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National Museum of Vietnamese History

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The National Museum of Vietnamese History is spread across two sites; Site One is set in a stunning colonial-era building and houses some simply beautiful historically important exhibits, while Site Two (on Tran Quang Khai), which was formerly known as the Vietnam Museum of Revolution, is less compelling, but still worth a spin through.





The star of the two locations is Site One, which until a few years ago was what the National Museum of Vietnamese History referred to alone. Covering Vietnam’s prehistory through to the Nguyen dynasty in 1945, it’s set in a magnificent example of Indochinese architecture, which was until 1910 the French consulate and residence of the governor general.

One of the exhibition areas, with some bronze drums in the foreground. Photo taken in or around National Museum of Vietnamese History, Hanoi, Vietnam by Samantha Brown.

One of the exhibition areas, with some bronze drums in the foreground. Photo: Samantha Brown

The building was also home to the Ecole Francaise d’Extreme Orient (EFEO), during which time it became a museum to exhibit EFEO finds. Over time the building deteriorated, and it was not until the early 1930s, following a seven-year renovation, that what you can see now was realised. The entrance gives on to an impressive two-storey rotunda with exhibits all around and in many galleries to the rear.

As of 2017, the main permanent exhibition is 18 pieces dating from the seventh to 20th centuries and selected by Vietnam’s prime minister to be "national treasures". They included bronze drums, Champa stellae, a Tran dynasty-era bell and Ho Chi Minh’s prison diary; we particularly loved the "Statue of a panpipe-playing couple piggybacking", from the Dong Son era (circa 2,500 BC), and selected as a treasure in 2012.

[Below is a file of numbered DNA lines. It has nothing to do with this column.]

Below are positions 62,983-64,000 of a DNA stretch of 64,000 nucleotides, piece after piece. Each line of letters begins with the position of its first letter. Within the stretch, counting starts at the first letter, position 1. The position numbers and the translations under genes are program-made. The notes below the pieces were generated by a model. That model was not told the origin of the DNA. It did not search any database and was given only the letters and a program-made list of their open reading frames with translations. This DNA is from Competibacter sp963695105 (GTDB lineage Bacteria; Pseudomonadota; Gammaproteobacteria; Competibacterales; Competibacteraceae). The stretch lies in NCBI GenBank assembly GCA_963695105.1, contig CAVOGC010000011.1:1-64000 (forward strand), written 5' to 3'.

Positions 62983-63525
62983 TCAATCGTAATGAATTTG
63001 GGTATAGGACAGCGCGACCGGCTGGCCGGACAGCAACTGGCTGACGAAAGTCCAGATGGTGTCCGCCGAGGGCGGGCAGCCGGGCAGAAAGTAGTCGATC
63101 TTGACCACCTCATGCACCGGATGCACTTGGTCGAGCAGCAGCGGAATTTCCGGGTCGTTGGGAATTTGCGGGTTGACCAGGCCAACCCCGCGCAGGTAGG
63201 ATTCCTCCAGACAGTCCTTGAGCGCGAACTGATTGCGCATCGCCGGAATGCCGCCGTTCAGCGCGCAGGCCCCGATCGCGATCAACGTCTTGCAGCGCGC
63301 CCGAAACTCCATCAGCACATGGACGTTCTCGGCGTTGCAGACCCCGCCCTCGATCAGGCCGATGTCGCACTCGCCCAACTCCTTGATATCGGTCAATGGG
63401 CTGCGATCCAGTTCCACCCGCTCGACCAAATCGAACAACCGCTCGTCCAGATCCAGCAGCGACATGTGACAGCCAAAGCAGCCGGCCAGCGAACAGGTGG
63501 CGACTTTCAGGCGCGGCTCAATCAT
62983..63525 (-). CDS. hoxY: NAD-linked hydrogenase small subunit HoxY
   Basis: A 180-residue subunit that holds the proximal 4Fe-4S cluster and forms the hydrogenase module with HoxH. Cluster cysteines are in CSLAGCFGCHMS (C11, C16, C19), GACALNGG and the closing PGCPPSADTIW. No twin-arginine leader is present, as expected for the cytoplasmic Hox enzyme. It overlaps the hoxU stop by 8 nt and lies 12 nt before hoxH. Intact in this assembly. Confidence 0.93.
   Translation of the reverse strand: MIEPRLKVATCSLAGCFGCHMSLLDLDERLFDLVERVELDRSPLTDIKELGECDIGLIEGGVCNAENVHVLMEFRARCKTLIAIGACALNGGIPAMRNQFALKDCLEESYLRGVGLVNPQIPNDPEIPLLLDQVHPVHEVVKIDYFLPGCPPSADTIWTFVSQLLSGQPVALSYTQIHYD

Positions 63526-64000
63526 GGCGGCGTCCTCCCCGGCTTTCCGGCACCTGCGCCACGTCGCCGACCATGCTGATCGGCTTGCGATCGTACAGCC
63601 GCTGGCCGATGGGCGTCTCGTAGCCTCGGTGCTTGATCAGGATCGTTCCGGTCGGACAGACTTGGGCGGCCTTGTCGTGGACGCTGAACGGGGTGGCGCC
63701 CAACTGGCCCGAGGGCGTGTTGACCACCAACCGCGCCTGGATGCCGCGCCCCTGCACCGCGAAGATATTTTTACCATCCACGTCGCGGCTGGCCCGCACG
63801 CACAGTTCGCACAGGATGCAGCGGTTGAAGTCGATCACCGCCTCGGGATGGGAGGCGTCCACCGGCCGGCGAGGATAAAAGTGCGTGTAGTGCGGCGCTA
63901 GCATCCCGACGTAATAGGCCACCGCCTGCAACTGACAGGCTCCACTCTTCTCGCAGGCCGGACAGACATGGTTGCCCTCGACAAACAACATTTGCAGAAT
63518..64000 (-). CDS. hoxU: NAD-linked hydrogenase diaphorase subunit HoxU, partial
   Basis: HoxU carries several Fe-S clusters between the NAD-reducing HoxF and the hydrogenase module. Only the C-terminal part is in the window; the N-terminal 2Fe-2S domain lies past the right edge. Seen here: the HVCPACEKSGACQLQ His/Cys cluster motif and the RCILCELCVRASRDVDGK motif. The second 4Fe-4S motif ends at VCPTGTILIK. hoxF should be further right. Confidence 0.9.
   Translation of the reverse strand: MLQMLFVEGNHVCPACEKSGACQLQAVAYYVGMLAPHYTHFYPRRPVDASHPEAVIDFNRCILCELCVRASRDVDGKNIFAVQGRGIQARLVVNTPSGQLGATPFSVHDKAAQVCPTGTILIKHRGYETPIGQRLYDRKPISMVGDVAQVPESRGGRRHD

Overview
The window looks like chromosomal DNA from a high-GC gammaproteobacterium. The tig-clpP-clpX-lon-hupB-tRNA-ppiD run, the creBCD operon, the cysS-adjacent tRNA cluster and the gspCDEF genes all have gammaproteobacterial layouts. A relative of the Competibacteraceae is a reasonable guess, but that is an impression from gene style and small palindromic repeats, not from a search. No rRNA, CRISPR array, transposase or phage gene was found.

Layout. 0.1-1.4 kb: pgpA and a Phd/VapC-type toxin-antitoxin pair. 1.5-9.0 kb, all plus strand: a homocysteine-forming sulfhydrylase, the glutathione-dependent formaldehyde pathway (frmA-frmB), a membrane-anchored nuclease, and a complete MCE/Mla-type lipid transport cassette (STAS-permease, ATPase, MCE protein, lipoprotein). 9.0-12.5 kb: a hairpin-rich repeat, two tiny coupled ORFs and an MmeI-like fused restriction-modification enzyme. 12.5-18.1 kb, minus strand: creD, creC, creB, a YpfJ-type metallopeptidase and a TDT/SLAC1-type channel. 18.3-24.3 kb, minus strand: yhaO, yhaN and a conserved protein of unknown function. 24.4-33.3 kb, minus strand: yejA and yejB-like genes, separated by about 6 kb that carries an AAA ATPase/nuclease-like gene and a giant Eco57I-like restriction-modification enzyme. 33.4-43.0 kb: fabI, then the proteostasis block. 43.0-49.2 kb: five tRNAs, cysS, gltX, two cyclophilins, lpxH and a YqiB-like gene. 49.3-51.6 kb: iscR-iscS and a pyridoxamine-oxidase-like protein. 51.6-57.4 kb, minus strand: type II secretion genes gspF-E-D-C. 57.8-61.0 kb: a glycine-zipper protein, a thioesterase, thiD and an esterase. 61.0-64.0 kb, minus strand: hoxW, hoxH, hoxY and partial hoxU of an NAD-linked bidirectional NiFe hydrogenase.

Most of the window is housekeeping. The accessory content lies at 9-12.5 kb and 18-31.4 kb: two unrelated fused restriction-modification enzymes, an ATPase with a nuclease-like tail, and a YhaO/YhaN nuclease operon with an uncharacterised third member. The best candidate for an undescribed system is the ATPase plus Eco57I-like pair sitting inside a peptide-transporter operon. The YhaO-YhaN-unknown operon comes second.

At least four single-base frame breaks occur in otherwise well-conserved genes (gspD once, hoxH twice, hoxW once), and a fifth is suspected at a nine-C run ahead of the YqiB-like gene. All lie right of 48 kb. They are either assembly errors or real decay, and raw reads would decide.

Pan-pipe players, an ancient Vietnamese national treasure. Photo taken in or around National Museum of Vietnamese History, Hanoi, Vietnam by Samantha Brown.

Pan-pipe players, an ancient Vietnamese national treasure. Photo: Samantha Brown

Aside from the permanent exhibition, the ground floor traces Vietnam’s ancient history, from the first Neolithic finds through to those of the 15th century. Some items date back as far as 10,000 BC and exhibits feature more than just the requisite pottery shards and axe heads.

The jewellery, tools and household items archaeologists have unearthed—along with human and animal remains—paint a compelling picture of the people who inhabited the region long ago, and provide a sense of how they are tied to Vietnam’s modern inhabitants. (We loved the jewellery. Sometimes it’s the little details that bring history home, like imagining a woman wearing a necklack 4,000 years ago that’s not too far off what a woman might ... please log in to read the rest of this story.


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National Museum of Vietnamese History
1 Trang Tien St and 216 Tran Quang Khai St, Hanoi
Daily 08:00-12:00, 13:30-17:30. Closed first Monday of the month.
T: (04) 3825 2853 
banbientap@baotanglichsu.vn
http://www.baotanglichsu.vn/
Admission: 40,000 dong for access to both sites

Location map for National Museum of Vietnamese History

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